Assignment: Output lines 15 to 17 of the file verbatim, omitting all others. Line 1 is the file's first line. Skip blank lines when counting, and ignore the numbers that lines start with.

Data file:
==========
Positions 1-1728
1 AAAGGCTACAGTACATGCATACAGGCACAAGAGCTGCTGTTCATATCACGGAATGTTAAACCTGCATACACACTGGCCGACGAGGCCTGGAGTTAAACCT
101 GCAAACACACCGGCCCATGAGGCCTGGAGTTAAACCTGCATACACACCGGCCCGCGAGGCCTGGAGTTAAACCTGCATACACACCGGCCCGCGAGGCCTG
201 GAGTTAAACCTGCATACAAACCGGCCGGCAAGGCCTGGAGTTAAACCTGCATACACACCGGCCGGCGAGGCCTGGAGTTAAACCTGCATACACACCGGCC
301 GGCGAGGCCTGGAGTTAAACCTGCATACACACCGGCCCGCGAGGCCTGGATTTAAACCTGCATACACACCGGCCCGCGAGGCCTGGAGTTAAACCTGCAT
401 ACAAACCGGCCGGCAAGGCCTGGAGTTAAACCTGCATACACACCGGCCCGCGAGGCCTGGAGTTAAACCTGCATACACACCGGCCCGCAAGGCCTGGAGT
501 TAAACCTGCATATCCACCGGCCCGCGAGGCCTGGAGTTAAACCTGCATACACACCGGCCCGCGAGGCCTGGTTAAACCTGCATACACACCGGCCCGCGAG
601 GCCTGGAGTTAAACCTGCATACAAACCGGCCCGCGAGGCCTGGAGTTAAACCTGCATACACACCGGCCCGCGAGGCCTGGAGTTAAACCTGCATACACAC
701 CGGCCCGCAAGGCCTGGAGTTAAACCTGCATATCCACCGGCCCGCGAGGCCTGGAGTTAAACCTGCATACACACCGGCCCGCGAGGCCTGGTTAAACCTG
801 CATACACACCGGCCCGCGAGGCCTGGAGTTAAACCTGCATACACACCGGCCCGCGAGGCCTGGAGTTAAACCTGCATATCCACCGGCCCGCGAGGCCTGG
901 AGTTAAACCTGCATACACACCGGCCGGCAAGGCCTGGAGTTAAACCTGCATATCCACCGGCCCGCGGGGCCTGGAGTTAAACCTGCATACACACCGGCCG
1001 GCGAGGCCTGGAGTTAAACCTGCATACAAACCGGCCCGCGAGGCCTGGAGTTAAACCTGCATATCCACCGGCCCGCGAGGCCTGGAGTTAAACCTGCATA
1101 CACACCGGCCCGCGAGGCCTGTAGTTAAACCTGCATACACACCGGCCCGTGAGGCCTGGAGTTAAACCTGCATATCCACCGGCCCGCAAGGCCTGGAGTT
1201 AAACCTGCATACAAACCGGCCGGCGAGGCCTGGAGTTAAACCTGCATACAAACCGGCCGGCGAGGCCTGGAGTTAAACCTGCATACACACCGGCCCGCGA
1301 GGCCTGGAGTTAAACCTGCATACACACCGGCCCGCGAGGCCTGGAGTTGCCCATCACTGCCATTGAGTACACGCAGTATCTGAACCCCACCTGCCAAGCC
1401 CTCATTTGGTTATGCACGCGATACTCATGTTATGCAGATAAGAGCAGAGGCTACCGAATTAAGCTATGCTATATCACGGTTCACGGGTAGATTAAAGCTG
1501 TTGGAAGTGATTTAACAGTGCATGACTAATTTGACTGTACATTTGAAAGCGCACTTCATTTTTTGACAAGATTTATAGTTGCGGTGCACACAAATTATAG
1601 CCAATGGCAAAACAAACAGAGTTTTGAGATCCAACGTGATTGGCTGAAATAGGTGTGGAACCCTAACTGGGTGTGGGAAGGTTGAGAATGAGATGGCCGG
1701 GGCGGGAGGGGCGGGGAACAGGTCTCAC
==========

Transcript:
1301 GGCCTGGAGTTAAACCTGCATACACACCGGCCCGCGAGGCCTGGAGTTGCCCATCACTGCCATTGAGTACACGCAGTATCTGAACCCCACCTGCCAAGCC
1401 CTCATTTGGTTATGCACGCGATACTCATGTTATGCAGATAAGAGCAGAGGCTACCGAATTAAGCTATGCTATATCACGGTTCACGGGTAGATTAAAGCTG
1501 TTGGAAGTGATTTAACAGTGCATGACTAATTTGACTGTACATTTGAAAGCGCACTTCATTTTTTGACAAGATTTATAGTTGCGGTGCACACAAATTATAG